Other reviewers have outlined Jackson C Frank's troubled and eventually tragic life, and there's much more in the sleevenotes about him.
What we have here is pretty much all there is of Frank's output: the original LP of 10 songs from 1965, both sides of a single from that time, nine tracks from 1975, and on the second CD seven tracks, mainly traditional numbers, from 1960, and 16 tracks from after Frank's remarkable rediscovery after many years of illness and vagrancy.
The original LP has four songs, 'Blues Run the Game', 'Milk and Honey', 'My Name is Carnival' and 'Here Come the Blues', that are easily as good as the very best songs written by 1960s singer-songwriters, and indeed have been variously covered by Sandy Denny, Bert Jansch and Nik Drake. Most of the rest are pretty good too. Although the 1965 LP contained a some numbers with at times disturbing lyrics -- 'Here Come the Blues' in particular -- the 1975 songs are mainly very sombre. This isn't easy, happy listening, but who wants to be comforted by music all the time? This CD is one of my favourites of its genre, and much of it still sounds great today, all those years after its original release.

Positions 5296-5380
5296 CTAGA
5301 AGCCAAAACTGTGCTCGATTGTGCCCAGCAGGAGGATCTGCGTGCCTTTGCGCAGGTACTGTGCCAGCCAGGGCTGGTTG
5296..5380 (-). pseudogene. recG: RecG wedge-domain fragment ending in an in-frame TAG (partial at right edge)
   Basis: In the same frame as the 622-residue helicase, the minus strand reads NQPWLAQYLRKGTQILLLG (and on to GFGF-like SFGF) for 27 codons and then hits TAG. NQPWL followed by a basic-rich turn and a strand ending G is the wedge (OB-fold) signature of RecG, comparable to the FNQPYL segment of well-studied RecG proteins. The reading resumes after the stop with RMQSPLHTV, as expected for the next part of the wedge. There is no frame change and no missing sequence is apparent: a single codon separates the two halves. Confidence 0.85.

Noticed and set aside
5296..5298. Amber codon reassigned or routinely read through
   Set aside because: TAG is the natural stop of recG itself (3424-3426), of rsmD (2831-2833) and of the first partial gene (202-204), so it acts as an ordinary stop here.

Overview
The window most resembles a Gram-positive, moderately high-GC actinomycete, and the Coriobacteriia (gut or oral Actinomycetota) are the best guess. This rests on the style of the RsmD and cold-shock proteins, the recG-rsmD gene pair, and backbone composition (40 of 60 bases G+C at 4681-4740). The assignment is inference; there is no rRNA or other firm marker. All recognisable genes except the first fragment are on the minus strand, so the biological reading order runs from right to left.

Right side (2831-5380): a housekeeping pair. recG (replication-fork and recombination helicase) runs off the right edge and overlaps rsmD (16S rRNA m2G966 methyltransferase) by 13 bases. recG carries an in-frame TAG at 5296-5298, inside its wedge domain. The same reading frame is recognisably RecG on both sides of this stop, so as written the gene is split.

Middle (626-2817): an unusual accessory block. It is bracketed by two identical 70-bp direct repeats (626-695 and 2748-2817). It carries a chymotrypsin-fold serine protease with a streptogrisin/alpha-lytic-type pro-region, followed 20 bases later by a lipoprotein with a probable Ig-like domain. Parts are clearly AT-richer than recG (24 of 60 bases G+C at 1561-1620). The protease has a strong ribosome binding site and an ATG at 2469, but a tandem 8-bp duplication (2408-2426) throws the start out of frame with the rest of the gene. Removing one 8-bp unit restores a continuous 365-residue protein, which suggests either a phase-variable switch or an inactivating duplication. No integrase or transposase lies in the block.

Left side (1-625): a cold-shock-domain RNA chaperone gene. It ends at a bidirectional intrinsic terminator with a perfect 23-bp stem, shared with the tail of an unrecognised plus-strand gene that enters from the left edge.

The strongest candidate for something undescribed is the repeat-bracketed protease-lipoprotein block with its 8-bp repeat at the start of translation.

The second CD doesn't get so many playings, as the later material is largely rather rough demo tapes. There are some songs, however, which do deserve more than just a quick hearing. 'October' could have fitted in well on his 1965 LP. Perhaps these songs could have been refined to produce a pretty good album had Frank not died in 1999. The songs from 1960 are from a very worn acetate that almost defied rescuing, with a great deal of hiss and distortion.